Book of Questions

I have a little book called the “Book of Questions”. It has nothing but questions in it ; No answers, just questions. Each question is meant to make you think about your life and your approach to it. One specific question from that book has done a lot to the way I look at life.

I have a little book called the “Book of Questions”. It has nothing but questions in it ; No answers, just questions. Each question is meant to make you think about your life and your approach to it. Some of them are pretty thought-provoking. One specific question from that book has done a lot to the way I look at life. It goes like this…

“If you had just the end of the day before you die, and from now until then, you could not even say one thing to any one, what would you regret most not saying? And why haven’t you told them yet?”

Think about it. We always live as if life will go on forever, each of us fully aware of the fact that death will come without warning. Yet, the secret to a good life is to live each day like it will be your last. That way, instead of putting off for tomorrow, we will do / say it today ! If each of us did that, wouldn’t the world be a far better place?

What would YOU regret most not saying? And why haven’t you told them yet?

Sigmoid Curve

Have you ever wondered when is the right time to launch something new? When is it right to change tracks? When is it a good time to take a leap of faith into an unknown future? Should you not wait till you reap the rewards of the efforts you have put in? If these questions have bothered you endlessly, a little tool called the “Sigmoid Curve” might help.

Have you ever wondered when is the right time to launch something new? When is it right to change tracks? When is it a good time to take a leap of faith into an unknown future? Should you not wait till you reap the rewards of the efforts you have put in?

If these questions have bothered you endlessly, a little tool called the “Sigmoid Curve” might help. I owe this one to Charles Handy, a wise old British economist and author, who wrote about it in his book the Age of Paradox. (See this article for an interesting perspective. And click PDF for a one-page note on the concept.)

According to Handy, the best time to start a new “curve” is before you reach the peak of your existing one ! That way, you will be starting something new when you still have the resources, and the spirit, to take it to new heights. In contrast, most people think of doing something new only when they have reached the bottom of what they are presently involved in.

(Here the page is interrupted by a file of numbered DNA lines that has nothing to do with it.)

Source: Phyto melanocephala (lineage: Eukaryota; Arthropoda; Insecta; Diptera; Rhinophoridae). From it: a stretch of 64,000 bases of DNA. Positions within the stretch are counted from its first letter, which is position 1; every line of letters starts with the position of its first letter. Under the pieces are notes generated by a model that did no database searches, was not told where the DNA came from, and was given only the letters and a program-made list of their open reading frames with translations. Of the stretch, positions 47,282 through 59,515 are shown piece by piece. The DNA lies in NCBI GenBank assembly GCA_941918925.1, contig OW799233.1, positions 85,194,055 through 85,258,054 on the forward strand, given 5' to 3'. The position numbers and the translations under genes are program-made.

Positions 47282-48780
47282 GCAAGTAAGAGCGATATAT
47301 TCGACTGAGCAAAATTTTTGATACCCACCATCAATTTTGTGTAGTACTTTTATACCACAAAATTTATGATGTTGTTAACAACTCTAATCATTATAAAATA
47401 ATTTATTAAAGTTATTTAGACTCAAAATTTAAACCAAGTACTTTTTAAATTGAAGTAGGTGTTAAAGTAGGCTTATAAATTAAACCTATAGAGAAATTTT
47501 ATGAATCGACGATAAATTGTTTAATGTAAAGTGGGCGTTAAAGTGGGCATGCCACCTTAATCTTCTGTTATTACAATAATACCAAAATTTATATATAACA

Though, I must also point out that Handy’s recommendation is easier said than done. There are several difficulties that come up in its implementation. For one, it is very difficult to determine where one is on the sigmoid curve. Another big problem is that it is against conventional thinking, and you are most likely going to face resistance from your peers and those around you, making it difficult for you to stick to your plan. I mean, why would any sane person want to give it all up when the peak is yet to be reached ?! But that’s precisely what the model suggests.

(If you think about it, that’s kinda like what Sting did when he broke from The Police at the peak of their career. Sting once said in an interview that he left Police when they were touring all over, and were on the top of the charts for several weeks in a row. What else was there to achieve?!)

Why am I writing all this? Because my life till date has been kinda like a lot of sigmoid curves ! I have always believed in constantly learning…evolving…growing… And this concept has helped. In all honesty, it was more good fortune than well-planned strategy that led me to where I am now. But this concept has helped.

If this write up helps you in even a small way, it would have achieved its purpose.

So, go ahead. Carpe Diem. And, may the force be with you !